Built To Past: Floppy Disk And VHS Art Need Creative Conservation

Apr 12, 2017

As Kate Moomaw walks amongst the rows of paintings and sculptures in the Denver Art Museum’s collection storage room, you can see that great care has been taken to preserve the works.

According to Kate Moomaw, DAM’s conservationist, there are a lot of tools of the trade: acid-free tissue paper, climate-controlled rooms, eBay.

“Yes, eBay,” Moomaw said.

That’s where Moomaw, who works with the modern and contemporary art collections, finds spare parts for some of the museum’s media works. One of her more common searches is for old CRT -- or cathode ray tube -- television sets. Most manufacturers stopped making the sets 10 years ago, but you can still find them on the auction site.

“You kind of cross your fingers that what you’re getting is what you’re after and that they work,” she said. “They tend to be pretty cheap so it’s not a huge risk.”

She’s amassed a wall of the TV sets in the museum’s storage area. They’ll be used as replacement parts for art works such as Nam June Paik’s Lady Secretary -- Bilingual, Will Travel. The sculpture features nine of the sets.

“It incorporates those CRT monitors in a very sculptural way,” said Moomaw, pointing to the screens which form the arms, legs and head of Lady Secretary. “They really make up the form of the piece, so those shapes and boxes are pretty critical.”

Nam June Paik’s sculpture Lady Secretary -- Bilingual, Will Travel
Credit Stacy Nick / KUNC

Moomaw knows that it sounds a little crazy for an art museum to be stockpiling parts from the same place where Justin Timberlake’s half-eaten French toast fetched $1,000. But it’s a new world out there. That’s why the museum recently hired Eddy Colloton.

Brought on as part of a grant from the Institute of Museums and Library Services, Colloton is the DAM’s new assistant conservator specializing in media art.

Colloton became interested in the field while working at the Los Angeles County Museum of Art, where he regularly found himself faced with the dilemma of preserving contemporary works that used long-outdated technology.

“And there was almost no one to ask,” he said. “You could sort of ask the artist and sometimes the artist would have an opinion, and sometimes they wouldn’t. And sometimes the curator would have an opinion, and sometimes they wouldn’t. But there wasn’t necessarily this formalized way of thinking about media art.”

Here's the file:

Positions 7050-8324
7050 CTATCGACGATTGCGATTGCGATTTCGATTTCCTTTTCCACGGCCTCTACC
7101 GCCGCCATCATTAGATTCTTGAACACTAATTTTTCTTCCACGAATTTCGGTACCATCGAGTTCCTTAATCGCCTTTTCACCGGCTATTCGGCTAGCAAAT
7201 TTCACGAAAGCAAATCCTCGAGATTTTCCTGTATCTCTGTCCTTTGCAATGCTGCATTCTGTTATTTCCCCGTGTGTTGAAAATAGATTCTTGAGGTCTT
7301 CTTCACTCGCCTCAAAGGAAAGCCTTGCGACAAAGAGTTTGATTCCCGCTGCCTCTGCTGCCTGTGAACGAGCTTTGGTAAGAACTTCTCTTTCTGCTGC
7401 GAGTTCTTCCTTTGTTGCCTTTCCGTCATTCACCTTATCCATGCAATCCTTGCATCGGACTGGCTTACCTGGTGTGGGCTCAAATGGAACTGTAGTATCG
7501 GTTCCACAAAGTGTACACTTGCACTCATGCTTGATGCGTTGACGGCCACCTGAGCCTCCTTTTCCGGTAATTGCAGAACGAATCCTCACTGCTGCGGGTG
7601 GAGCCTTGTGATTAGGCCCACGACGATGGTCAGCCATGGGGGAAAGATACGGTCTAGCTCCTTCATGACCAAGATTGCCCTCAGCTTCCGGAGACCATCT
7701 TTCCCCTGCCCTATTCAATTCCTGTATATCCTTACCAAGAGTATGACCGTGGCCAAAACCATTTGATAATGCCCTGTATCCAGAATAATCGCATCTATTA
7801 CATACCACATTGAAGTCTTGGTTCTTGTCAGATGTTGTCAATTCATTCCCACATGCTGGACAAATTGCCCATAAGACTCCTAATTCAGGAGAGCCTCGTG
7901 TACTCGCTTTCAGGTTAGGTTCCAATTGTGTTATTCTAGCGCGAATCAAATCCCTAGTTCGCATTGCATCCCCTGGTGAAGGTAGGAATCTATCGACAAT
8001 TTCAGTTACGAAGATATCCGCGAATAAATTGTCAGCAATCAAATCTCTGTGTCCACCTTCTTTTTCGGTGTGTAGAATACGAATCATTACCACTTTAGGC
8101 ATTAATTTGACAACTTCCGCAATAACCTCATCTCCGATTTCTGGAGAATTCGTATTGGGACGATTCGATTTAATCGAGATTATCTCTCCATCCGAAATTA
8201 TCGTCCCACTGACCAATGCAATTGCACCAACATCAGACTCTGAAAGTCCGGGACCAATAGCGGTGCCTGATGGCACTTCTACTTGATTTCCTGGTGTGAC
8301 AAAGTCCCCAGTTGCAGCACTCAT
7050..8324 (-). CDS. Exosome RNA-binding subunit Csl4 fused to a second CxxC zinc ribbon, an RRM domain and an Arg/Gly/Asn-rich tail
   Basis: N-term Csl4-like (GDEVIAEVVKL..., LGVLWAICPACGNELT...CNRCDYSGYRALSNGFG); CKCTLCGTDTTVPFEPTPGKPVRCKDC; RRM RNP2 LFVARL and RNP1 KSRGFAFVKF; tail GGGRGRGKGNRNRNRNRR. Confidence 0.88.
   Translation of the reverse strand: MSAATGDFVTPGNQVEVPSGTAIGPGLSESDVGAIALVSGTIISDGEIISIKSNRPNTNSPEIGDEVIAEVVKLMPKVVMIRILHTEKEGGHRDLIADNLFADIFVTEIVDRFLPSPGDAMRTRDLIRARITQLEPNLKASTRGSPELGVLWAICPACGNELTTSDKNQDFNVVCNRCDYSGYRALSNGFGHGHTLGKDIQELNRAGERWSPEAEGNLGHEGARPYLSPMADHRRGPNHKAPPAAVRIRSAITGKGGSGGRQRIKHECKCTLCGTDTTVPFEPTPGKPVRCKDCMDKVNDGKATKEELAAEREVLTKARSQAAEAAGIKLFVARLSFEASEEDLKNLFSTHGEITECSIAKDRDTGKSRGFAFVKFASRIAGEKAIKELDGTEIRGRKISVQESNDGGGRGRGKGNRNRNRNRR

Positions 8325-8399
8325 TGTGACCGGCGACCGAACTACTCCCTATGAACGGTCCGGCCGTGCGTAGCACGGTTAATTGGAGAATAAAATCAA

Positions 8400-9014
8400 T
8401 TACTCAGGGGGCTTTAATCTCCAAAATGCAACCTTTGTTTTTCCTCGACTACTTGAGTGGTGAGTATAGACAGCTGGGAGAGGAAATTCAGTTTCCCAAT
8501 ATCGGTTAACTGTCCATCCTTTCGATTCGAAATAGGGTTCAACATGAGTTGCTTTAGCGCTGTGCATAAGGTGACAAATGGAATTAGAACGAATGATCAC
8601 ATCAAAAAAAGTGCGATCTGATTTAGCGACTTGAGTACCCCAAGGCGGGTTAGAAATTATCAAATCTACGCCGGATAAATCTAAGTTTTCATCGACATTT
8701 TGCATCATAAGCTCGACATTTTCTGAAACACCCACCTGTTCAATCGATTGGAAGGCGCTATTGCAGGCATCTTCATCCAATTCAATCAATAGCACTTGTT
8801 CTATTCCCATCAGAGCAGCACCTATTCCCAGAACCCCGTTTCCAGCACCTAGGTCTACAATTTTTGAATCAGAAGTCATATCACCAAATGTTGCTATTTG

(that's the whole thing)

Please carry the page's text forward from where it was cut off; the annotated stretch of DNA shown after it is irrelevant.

There are a few schools in Europe that include focuses on media preservation. But in the U.S. there’s only one. Last year, New York University launched its time-based media art conservation program. Before that, students interested in media conservation had to go through programs aimed more at film and library science majors to get the skills they were looking for.

Eddy Colloton looks at some of the DAM's U-matic tapes from the museum's collection. The U-matic is one of the first video formats.
Credit Stacy Nick / KUNC

At the DAM, Colloton’s job is to find ways to preserve art that was created using media that were very cutting edge at the time -- like floppy disks and VHS tapes -- but now seem almost quaint.

“It’s funny the little things you remember about these old media too, like sticking a tape into a VCR,” he said.” It has this really nostalgic quality for me. Just, like, the noise that the drive takes while it unspools the tape and pulls it in.”

It’s less nostalgic though when you realize the impact that time has had.

“Playback of these tapes has to be done very carefully, just because they’re fragile and sometimes if they’re degraded you might only get one more playback out of them,” Moomaw said.

Which is why Colloton is digitizing all of the DAM’s media works, including one of the museum’s first video acquisitions Gary Emrich’s 1982 piece “Gray Zone.” Recorded on a VHS tape, the degradation is evident in the squiggly black lines that crop up on the screen.

Gary Emrich's video 'Gray Zone' was originally recorded on VHS. The DAM has made a digital copy of it to preserve the piece as the original medium degrades.
Credit Stacy Nick / KUNC

“It could be from a few things, but most likely that’s from the tape breaking down and starting to flake off,” Colloton said. “So that’s a loss of information that you see represented there.”

But does changing the format of the piece change the identity of it? Sometimes.

“It’s sort of a case-by-case basis,” Colloton said. “Some art works -- the original media is very important to the artist and the artwork. [...] In other cases, the media that it was recorded on was merely a carrier for a video signal and as long as you have that video signal it doesn’t really matter how it’s played back.”

Damien Hirst's sculpture Party Time is part of the Denver Art Museum's contemporary art collection.
Credit Courtesy of Denver Art Museum

It’s not a question just for technology based artworks. Packed away in the DAM’s storage is Damien Hirst’s sculpture Party Time. It features a large, fiberglass ashtray filled with cigarette butts collected from a London nightclub. Now, all the acid-free tissue paper in the world isn’t going to keep those butts from eventually degrading.

As conservation techniques improve, Moomaw hopes to find new ways to keep the piece intact. But if it doesn’t, the idea of adding new cigarette butts to the piece isn’t so farfetched.

“Never say never,” she said. “I think replication is becoming more of an accepted practice in conservation, or at least one that people are talking about more.”